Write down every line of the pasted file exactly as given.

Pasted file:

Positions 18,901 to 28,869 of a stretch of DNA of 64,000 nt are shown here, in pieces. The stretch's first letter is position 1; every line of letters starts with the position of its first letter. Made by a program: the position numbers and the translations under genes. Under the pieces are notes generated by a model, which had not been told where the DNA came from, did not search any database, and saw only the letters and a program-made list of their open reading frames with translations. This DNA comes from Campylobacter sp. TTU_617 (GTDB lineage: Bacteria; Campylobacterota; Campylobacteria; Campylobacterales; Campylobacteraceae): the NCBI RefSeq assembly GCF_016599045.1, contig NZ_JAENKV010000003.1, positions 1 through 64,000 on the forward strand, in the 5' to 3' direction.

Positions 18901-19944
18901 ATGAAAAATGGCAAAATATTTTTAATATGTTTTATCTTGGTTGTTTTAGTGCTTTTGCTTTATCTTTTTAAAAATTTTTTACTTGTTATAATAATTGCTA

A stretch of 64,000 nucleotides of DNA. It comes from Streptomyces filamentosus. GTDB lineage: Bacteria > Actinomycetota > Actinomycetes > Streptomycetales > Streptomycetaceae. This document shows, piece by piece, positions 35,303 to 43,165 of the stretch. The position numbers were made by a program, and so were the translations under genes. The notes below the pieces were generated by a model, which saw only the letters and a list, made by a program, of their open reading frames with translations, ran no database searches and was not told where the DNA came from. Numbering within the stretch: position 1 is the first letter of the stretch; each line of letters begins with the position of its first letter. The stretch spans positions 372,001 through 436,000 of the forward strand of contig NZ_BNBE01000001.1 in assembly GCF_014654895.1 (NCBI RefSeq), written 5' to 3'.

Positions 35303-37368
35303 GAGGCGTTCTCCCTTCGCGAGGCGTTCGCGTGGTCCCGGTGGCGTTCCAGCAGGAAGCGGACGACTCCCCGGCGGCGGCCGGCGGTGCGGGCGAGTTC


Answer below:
Positions 18,901 to 28,869 of a stretch of DNA of 64,000 nt are shown here, in pieces. The stretch's first letter is position 1; every line of letters starts with the position of its first letter. Made by a program: the position numbers and the translations under genes. Under the pieces are notes generated by a model, which had not been told where the DNA came from, did not search any database, and saw only the letters and a program-made list of their open reading frames with translations. This DNA comes from Campylobacter sp. TTU_617 (GTDB lineage: Bacteria; Campylobacterota; Campylobacteria; Campylobacterales; Campylobacteraceae): the NCBI RefSeq assembly GCF_016599045.1, contig NZ_JAENKV010000003.1, positions 1 through 64,000 on the forward strand, in the 5' to 3' direction.

Positions 18901-19944
18901 ATGAAAAATGGCAAAATATTTTTAATATGTTTTATCTTGGTTGTTTTAGTGCTTTTGCTTTATCTTTTTAAAAATTTTTTACTTGTTATAATAATTGCTA

A stretch of 64,000 nucleotides of DNA. It comes from Streptomyces filamentosus. GTDB lineage: Bacteria > Actinomycetota > Actinomycetes > Streptomycetales > Streptomycetaceae. This document shows, piece by piece, positions 35,303 to 43,165 of the stretch. The position numbers were made by a program, and so were the translations under genes. The notes below the pieces were generated by a model, which saw only the letters and a list, made by a program, of their open reading frames with translations, ran no database searches and was not told where the DNA came from. Numbering within the stretch: position 1 is the first letter of the stretch; each line of letters begins with the position of its first letter. The stretch spans positions 372,001 through 436,000 of the forward strand of contig NZ_BNBE01000001.1 in assembly GCF_014654895.1 (NCBI RefSeq), written 5' to 3'.

Positions 35303-37368
35303 GAGGCGTTCTCCCTTCGCGAGGCGTTCGCGTGGTCCCGGTGGCGTTCCAGCAGGAAGCGGACGACTCCCCGGCGGCGGCCGGCGGTGCGGGCGAGTTC